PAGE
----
But, as we well know, things are even worse. The Zionists, through the use of their lobbies in the United States and Europe, have drawn the Western governments into their world. They have used money and political scare tactics to cause Western politicians and officials to support what the Israelis decree as normal and legal. And since the average voting Western citizen’s default position is one of ignorance and disinterest to happenings beyond their local sphere, there is little or no constituency counter pressure to this process of Zionist corruption. It is not only the “Pink Crime” internationals booking into Ariel who are aiding and abetting the breaking of international law, it is also just about every Western government. Things are pretty bleak.
Alas, none of this is very original. The great 18th century historian Edward Gibbon once commented that “history…is indeed little more than the register of crimes, follies and misfortunes of mankind” (Oxford Dictionary of Quotations, 2001 edition, page 335, section 6). Does that mean that Israel’s abnormal behavior is really normal? No, it does not. Mankind, even though historically prone to “crimes, follies and misfortunes” still knows them for what they are and can label them as behavior to be avoided and, when possible, punished. We do this all the time on the domestic front. What we need to do is start taking the breaking of international law as seriously as we do the breaking of domestic law. And, do so not just for the trespasses of the small time political crooks of the third world who end up before the International Criminal Court now and again. Enough with the double standards already! Go after the big time crooks, at home and abroad, who have the capacity to intimidate and manipulate our own governments. When it comes to that category of criminals one place to look is Israel.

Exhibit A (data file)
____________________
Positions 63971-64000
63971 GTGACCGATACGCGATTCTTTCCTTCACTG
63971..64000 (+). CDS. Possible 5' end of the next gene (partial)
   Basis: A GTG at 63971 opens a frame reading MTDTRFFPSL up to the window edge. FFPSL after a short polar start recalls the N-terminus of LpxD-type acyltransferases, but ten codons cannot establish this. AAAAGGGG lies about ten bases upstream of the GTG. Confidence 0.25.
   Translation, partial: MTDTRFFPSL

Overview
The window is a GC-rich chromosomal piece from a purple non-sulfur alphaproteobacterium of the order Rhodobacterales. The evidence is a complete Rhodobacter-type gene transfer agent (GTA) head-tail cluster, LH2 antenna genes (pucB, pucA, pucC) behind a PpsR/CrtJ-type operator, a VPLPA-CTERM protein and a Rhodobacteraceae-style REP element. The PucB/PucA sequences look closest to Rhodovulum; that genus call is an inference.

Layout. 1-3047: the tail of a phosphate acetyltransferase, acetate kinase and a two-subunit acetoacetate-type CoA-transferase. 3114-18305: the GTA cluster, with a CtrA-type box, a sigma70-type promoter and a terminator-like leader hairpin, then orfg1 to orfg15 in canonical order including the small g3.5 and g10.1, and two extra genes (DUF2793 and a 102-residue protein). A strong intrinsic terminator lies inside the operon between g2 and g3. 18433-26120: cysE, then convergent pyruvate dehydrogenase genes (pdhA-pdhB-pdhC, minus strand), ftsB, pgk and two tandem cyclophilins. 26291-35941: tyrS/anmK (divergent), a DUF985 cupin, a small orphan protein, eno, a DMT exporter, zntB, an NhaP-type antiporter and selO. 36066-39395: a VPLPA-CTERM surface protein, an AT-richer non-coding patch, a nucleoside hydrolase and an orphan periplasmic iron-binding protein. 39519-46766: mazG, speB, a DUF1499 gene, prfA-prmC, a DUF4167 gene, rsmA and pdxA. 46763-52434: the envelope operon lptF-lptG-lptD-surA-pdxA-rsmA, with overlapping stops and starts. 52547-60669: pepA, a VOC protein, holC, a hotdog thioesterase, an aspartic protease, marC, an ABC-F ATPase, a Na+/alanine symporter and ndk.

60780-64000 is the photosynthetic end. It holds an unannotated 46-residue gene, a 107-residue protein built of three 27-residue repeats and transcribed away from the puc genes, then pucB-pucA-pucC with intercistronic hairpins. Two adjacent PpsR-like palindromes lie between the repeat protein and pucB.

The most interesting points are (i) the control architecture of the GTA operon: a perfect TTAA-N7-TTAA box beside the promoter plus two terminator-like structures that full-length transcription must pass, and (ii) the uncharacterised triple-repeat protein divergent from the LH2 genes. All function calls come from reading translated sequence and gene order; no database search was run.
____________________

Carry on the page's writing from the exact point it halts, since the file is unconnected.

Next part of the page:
Lawrence Davidson is professor of history at West Chester University in West Chester PA.
‘The test of a first-rate intelligence,’ F. Scott Fitzgerald famously wrote, ‘is the ability to hold two opposed ideas in the mind at the same time, and still retain the ability to function.’ When it comes to what’s been dubbed the ‘Arab Spring,’ most Middle East analysts pass Fitzgerald’s test with flying colours.
Hardly anyone would dispute the claim that Haim Saban cares deeply about Israel. After all, the Egyptian-born Israeli-American media mogul has admitted to the New York Times, “I’m a one-issue guy and my issue is Israel.” A New Yorker profile last year elaborated:
“His greatest concern, he says, is to protect Israel, by strengthening the United States-Israel relationship. At a conference last fall in Israel, Saban described his formula. His ‘three ways to be influential in American politics,’ he said, were: make donations to political parties, establish think tanks, and control media outlets.”
The think tank part of Saban’s tripartite Israel-protection formula was initiated in 2002 with a pledge of nearly $13 million to the Brookings Institution to establish the Saban Center for Middle East Policy. In 2007, the Saban Center expanded operations with the launch of the Brookings Doha Center. Its Qatar-based project was inaugurated in February 2008 by the founding director of the Saban Center, Martin Indyk. A former research director at the American-Israel Public Affairs Committee (AIPAC), Indyk had previously founded the AIPAC-created Washington Institute for Near East Policy (WINEP).